The vapor return tube 27 is connected to a pipe 32 (FIG. 1) which leads to the space 13 in the supply container 11, and a vapor recovery unit 36 is connected in the return tube 27 within the dispenser cabinet 10. The numeral 36 indicates a lower location of the vapor recovery unit, and the numeral 36A illustrates an alternative upper location of the unit. It is a feature of the present invention that the unit 36 may be connected in the vapor return tube 27 at most any convenient location for installation and maintenance but preferably resides within the cabinet 10. Further, the unit 36 may form part of the original equipment (OEM) or it may be a field retrofit. The unit 36 is hydraulically coupled to the vapor return tube 27, it is electrically connected to receive the fuel flow volume representative signal from the flow transducer 30, and it is electrically connected to an electrical power supply for powering the vapor pump-motor of the unit 36.
FIGS. 3, 4 and 5 show one embodiment of the unit 36, and FIGS. 9 and 10 show an alternative embodiment.
With reference to FIGS. 3, 4 and 5, the unit 36 comprises a sealed explosion proof unit housing 37 which encloses a vapor pump 38, a variable speed electric motor 39, and an electrical control package 40. The parts forming the housing are sufficiently strong to withstand an internal explosion without rupturing, if one should occur.
The vapor pump 38 in the specific example described and illustrated herein, is a positive displacement vane pump which is capable of pumping vapor and any liquid fuel entrained with the vapor. As a specific example, it is capable of developing a pressure of 22" Hg and it has a variable flow rate of 0-14 gpm. It includes a rotor 42 which supports a plurality of radially movable vanes 43. The rotor 42 and the vanes 43 are rotatable in a pump cavity 44 of a pump housing 46, and the rotor 42 is secured to a drive shaft 47 by a key 48 (FIG. 5). A pump cover 49 extends over the front side (toward the right as seen in FIG. 4) of the pump housing 46, and the cover 49 has a vapor intake opening and coupling 51 and a vapor outlet opening and coupling 52 formed on it. Screws 53 secure the cover 49 to the pump housing 46. The intake coupling 51 is connected to the portion of the vapor return tube 27 which leads to the nozzle 18, and the outlet coupling 52 is connected to the portion of the vapor return tubes 27 and 32 which lead to the storage container 11. A filter screen 50 is preferably provided across the-opening of the intake coupling 51. When the rotor 42 and the vanes 43 turn in the cavity 44, fuel vapor is pumped from the intake coupling 51 to the outlet coupling 52. O-ring seals 54 are provided on opposite sides of the housing 46 to seal and prevent vapor leakage from the cavity 44.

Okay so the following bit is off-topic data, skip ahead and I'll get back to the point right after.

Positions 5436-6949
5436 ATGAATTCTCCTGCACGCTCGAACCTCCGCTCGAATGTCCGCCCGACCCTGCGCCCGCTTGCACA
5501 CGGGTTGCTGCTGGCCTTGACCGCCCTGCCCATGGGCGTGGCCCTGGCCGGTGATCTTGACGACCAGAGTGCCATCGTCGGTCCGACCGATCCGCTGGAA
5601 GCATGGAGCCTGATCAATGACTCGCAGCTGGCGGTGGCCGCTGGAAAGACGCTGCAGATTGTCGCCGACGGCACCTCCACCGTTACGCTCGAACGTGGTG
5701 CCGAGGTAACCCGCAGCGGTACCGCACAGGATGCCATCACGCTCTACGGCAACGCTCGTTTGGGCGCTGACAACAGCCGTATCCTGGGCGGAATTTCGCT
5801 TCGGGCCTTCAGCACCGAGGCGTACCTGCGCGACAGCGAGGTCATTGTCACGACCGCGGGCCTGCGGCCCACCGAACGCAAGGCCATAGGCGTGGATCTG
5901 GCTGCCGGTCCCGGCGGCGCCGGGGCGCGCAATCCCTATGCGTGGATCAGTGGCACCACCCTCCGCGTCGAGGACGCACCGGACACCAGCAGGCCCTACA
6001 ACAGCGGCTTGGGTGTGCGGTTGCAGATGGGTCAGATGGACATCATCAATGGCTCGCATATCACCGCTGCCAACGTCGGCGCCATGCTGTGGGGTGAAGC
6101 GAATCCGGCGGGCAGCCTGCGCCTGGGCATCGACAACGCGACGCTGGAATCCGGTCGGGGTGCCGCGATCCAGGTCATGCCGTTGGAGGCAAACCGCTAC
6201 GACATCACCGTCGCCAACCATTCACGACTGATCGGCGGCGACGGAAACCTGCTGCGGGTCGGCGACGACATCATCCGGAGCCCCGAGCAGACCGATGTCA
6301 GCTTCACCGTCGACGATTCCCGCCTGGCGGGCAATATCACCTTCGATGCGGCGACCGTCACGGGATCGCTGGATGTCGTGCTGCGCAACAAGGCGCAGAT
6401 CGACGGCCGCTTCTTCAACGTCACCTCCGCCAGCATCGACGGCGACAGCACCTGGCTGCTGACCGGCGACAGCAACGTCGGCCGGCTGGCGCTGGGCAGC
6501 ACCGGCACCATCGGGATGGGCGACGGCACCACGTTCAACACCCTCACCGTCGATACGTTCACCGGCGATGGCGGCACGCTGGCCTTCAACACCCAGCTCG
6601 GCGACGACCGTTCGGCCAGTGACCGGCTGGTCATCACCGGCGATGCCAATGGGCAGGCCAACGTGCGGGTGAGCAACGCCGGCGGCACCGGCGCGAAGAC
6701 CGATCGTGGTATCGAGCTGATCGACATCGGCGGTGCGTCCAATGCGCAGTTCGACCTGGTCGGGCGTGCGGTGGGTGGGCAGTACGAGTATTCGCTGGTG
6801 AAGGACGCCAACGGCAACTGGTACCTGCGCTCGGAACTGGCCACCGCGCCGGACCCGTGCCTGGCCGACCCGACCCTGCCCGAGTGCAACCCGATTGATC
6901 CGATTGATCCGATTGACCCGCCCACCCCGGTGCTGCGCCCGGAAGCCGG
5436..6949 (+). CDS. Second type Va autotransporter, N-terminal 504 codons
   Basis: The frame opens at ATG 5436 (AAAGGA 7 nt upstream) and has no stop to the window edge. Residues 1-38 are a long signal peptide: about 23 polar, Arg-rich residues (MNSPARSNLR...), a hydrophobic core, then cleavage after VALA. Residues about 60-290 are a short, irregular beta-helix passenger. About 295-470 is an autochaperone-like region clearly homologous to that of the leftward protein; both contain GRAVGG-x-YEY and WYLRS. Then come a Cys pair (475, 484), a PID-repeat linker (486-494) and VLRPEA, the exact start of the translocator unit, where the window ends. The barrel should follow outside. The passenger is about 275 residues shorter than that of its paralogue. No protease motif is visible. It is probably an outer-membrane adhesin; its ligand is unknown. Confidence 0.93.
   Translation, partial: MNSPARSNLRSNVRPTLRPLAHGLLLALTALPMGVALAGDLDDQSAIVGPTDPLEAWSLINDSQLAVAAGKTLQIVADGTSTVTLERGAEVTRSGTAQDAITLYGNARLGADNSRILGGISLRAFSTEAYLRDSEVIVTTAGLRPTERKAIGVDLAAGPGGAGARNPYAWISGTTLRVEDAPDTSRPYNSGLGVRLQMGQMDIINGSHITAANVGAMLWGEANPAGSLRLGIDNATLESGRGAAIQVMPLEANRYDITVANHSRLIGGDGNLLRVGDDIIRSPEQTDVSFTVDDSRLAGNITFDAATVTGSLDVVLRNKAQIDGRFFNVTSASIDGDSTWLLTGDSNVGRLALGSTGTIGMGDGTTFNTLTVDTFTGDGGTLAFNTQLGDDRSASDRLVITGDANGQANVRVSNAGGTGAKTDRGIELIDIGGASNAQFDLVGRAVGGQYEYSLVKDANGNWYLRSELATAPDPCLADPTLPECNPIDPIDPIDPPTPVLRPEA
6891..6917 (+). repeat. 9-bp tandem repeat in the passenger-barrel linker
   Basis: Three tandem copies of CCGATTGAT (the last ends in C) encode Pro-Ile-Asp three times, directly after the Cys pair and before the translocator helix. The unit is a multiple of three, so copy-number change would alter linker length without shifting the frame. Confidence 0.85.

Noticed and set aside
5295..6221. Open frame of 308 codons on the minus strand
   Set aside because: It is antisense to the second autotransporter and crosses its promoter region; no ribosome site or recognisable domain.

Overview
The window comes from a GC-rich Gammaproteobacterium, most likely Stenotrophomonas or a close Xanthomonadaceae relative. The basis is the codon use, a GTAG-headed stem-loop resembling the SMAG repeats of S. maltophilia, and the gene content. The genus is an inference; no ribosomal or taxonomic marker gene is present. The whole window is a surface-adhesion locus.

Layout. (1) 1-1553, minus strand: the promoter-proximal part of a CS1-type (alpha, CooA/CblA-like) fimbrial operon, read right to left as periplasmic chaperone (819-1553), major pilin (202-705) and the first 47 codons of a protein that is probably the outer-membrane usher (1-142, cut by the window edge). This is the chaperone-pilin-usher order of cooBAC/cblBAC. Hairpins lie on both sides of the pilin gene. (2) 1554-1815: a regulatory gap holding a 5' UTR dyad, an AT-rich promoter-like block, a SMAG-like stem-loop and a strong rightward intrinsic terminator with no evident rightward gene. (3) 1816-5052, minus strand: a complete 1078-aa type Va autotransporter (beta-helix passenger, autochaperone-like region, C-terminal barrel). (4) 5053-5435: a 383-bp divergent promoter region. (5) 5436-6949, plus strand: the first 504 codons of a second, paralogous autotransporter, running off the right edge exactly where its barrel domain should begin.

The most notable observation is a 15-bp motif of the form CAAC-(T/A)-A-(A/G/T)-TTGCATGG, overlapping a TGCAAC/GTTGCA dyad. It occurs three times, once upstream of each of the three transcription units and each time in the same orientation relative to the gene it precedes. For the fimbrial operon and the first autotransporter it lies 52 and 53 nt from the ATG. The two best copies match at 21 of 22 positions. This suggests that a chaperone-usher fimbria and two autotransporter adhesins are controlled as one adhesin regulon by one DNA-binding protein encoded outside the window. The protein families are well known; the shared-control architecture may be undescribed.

The drive shaft 47 is an extension of the rotor shaft 56 of the motor 39. The rotor shaft 56 is supported by ball bearings 57 in motor end frames 58 and 59, and a shaft seal 55 is provided between the end frame 58 and the shaft 56. A tubular motor shell 61 extends between the end frames 58 and 59, and four bolts 62 secure the end frames and the shell together. Stator laminations 63 and stator windings 64 are secured to the interior of the shell 61. The motor 39 is preferably an induction motor type having a power rating of, for example, 1/8 Hp. A squirrel-cage rotor 66 is mounted on the rotor shaft 56 and rotates in the rotor cavity formed within the stator laminations 63. The previously mentioned screws 53 secure the pump 38 to the front side of the end frame 58.